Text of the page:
As both a military veteran and military widow, I would like to make two points about Memorial Day. First, while it’s never inappropriate to thank veterans for their service, Memorial Day is the day set aside to honor those who died in service to their country. (All veterans — both living and dead — are honored on November 11th, Veterans Day.) So when a well-intentioned citizen offers a “Happy Memorial Day!” greeting to a veteran, they should know Memorial Day is probably not a happy day for vets. Most have lost friends and comrades, and steadfastly keep that day sacred in their memory. Which brings me to my second point.
Legislation has languished in Congress for nearly 18 years that truly would honor nearly 65,000 “Memorial Day” service members. Instead, their widows are left holding the empty bag of denied benefits their husbands earned and paid for.
Incomprehensibly, federal law requires a one-dollar deduction from monthly Survivor Benefit Plan annuity payments for every paid dollar of Dependency and Indemnity Compensation — an unrelated program. In civilian terms, it’s analogous to an insurance company saying, “I know your spouse responsibly provided for your financial security by paying premiums on this annuity policy for decades. But since you also have money coming in from a wrongful death settlement, we’re going to reduce your contractual annuity payments by the amount of that settlement.”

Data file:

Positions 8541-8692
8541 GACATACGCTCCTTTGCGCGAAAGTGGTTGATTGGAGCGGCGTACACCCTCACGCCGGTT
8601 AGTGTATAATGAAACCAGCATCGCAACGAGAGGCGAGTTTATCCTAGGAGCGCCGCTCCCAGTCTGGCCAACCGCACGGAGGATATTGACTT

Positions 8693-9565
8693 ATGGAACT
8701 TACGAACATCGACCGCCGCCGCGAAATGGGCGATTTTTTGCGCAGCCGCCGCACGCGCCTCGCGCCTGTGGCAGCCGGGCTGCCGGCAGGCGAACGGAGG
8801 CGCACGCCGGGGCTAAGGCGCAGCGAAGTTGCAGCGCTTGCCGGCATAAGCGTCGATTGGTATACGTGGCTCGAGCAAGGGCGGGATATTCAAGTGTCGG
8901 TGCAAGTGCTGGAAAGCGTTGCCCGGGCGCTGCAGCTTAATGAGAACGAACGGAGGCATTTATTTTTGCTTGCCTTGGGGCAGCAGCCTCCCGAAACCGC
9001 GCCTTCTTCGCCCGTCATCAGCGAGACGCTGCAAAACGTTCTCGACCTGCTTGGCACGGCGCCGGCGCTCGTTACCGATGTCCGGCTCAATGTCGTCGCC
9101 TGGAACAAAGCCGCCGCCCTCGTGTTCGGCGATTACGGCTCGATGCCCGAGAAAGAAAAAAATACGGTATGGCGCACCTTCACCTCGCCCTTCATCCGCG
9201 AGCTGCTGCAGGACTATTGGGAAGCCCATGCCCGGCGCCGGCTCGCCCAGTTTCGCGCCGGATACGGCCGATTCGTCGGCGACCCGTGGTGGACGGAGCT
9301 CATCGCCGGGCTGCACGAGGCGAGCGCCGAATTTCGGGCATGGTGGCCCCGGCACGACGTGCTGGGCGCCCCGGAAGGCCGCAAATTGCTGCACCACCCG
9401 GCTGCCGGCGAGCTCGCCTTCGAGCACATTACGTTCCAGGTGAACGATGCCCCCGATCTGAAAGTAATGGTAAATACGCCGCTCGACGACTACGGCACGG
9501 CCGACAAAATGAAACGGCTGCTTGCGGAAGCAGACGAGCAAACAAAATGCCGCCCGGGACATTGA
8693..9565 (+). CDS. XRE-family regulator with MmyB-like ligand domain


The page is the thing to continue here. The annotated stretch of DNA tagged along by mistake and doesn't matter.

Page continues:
In the civilian world, this would be a slam dunk lawsuit; in Washington, D.C., it distinguishes these military widows as the only federal annuitants whose annuity payments are offset. More than 60 percent of them lose every penny of that annuity as a result. The “policy holder” is no longer around to fight for denied benefits, so the battle falls to the annuitants — the bulk of whom are between 68 and 86 years old.
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So this year, I encourage all concerned citizens to contact members of Congress and insist this injustice be corrected. Nothing says “gratitude” more than honoring those who died as a result of serving all Americans. To their credit, both Sens. Richard Burr and Thom Tillis have cosponsored the Senate version of the bill (S.339). And most North Carolina representatives have cosponsored the House version (H.R.846). (Exceptions: Virginia Foxx, Mark Walker and Patrick McHenry.) In South Carolina, Sen. Tim Scott is a cosponsor of the Senate bill; Sen. Lindsey Graham is not. (South Carolina House non-supporters are Mark Sanford, Trey Gowdy, James Clyburn and Tom Rice.)
Across both houses of Congress, 147 Democrats and 159 Republicans have signed on to these measures, making the issue truly bipartisan. Yet, despite the relatively small amount of money needed to fund these bills, there is little hope of passage again this year.
I am reminded of Abraham Lincoln’s words: “Let us care for him who shall have borne the battle, and for his widow and his orphan.” It’s well past time for Congress to correct this betrayal of good faith assurances made to those who served, and died as a result of that service.